The testimony shows that both sides concede that the acquisition by the Town of Carmel in 1982 was a partial taking in fee. Both prior to the 1982 amendment and after, Section 406(A) states that no offer of a right of first refusal must be made by the condemnor unless the former fee owner has title to the contiguous remainder parcel at the time the condemnor determines to dispose of the property.
The Petitioner himself testified that as of December 30, 1992, the public records indicated he had no record interest in the contiguous remainder parcel. The exhibits presented during trial additionally established that Petitioner had no record interest in the contiguous remainder parcel as of that date. Although Petitioner acknowledged that he had no recorded interest in the contiguous remainder as of December, 1992, he testified that this was immaterial as he and son Stephen Shapiro had an understanding that Petitioner “would be a partner in the property and participate in the burdens and in the benefits of ownership.” Additionally, the exhibits at trial indicated Emil Landau, the co-condemnee, had no record interest in the contiguous remainder parcel as of December 30, 1992. Therefore, even using Petitioner's own interpretation of the ten year time period, to wit: 10 years from 1982 date of acquisition, neither of the two former condemnees held title to the contiguous remainder as of December 30, 1992. Therefore, Petitioner held no record interest in the Subject Property for approximately two and a half years prior to the Town's contract of sale with Suburban Ice Rinks, Inc.
Petitioner argues that Section 406 (former [A] ) does not state that the exact title need be held at the time of disposition of the Subject Property. Petitioner contends, therefore, that it does not matter that condemnee Emil Landau no longer has title to the contiguous remainder property. Petitioner also states that Section 406 (former [A] ) does not even require him to hold title to the contiguous remainder except on the dates the Town determined to dispose of the property; to wit; January 30, 1985 or May 3, 1995. The Court finds these arguments unpersuasive. As to the January 30, 1985 date, the Court has already indicated that the leases which were authorized by the Town from 1985 until 1990 do not constitute a “disposition” of property within the meaning of Section 406 (former [A] ) (See Mary Chamberlain Trust v. Litke, supra). As to the argument that title to the contiguous remainder need only be held by Petitioner on the May 3, 1995 date, the Court is guided by the 1974 Report of the State Commission on Eminent Domain and Real Property Tax Assessment Review which states, in relevant part (at 40-41):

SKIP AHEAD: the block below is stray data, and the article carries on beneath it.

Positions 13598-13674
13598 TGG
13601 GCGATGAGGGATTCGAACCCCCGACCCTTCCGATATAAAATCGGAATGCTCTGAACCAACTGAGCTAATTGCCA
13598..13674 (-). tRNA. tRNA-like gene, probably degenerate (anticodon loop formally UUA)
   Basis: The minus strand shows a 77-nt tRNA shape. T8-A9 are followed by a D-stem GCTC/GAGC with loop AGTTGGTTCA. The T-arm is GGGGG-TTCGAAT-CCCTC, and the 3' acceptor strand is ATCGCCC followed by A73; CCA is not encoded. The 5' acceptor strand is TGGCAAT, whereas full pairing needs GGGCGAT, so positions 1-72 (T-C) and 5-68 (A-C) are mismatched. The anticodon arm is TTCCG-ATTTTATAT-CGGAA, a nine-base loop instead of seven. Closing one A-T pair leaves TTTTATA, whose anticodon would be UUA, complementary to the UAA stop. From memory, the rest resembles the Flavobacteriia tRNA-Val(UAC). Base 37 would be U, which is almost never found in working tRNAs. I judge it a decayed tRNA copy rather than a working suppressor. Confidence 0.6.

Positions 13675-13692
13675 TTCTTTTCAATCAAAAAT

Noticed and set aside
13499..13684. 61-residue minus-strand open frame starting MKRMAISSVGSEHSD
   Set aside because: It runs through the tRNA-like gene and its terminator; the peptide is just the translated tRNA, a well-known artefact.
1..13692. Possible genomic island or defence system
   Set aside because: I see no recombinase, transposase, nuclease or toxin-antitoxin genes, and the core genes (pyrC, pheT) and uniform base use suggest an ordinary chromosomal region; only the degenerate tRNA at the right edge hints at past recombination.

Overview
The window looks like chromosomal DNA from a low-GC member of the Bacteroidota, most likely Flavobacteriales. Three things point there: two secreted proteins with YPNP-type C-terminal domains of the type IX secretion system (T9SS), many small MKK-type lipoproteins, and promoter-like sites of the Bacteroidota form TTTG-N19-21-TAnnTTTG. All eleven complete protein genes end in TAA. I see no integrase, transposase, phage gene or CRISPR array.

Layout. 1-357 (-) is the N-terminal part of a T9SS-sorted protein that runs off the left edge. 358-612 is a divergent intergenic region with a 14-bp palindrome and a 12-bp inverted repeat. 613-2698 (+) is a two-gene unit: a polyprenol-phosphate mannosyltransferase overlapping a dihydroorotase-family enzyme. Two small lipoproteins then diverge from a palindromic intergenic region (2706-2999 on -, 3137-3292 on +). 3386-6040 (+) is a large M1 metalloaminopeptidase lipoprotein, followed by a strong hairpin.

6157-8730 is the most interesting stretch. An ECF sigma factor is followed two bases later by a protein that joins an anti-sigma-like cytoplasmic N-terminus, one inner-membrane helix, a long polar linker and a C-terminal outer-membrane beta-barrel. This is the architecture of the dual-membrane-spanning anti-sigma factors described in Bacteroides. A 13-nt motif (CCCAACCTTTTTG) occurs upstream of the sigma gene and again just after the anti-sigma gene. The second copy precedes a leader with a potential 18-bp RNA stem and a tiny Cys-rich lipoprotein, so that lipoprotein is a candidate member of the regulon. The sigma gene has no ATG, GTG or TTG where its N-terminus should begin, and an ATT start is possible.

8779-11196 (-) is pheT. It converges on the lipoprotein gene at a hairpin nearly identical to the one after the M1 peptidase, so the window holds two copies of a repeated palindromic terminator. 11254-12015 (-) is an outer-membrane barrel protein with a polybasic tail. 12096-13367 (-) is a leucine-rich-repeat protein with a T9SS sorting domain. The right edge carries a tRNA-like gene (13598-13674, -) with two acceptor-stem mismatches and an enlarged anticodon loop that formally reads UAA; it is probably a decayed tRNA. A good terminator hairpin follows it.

Comment § 406 ․ In cases of a partial taking in fee the offer need only be made to the former fee owner in possession, since the intent is to unify the property as it existed before the acquisition. (Emphasis supplied.)
The Court finds that the above-mentioned “Comment to Section 406” is indicative of the Legislature's intent to attempt to put the parties back to the same position as existed before the acquisition. Petitioner's argument that only he need hold title to the contiguous remainder on the date of disposition would therefore appear to be contrary to the Legislative intent of this section.
Petitioner seems to argue that although he had no title to the contiguous remainder in December 1992, he “resurrected” that interest by having his son Stephen Shapiro convey a one-half of one percent (.5%) interest in the contiguous remainder parcel to him by deed dated April 13, 1995 and recorded May 1, 1995. The Court finds that to interpret Section 406 (former [A] ) as allowing the Petitioner to resurrect his interest in the Subject Property in this manner would be unjust.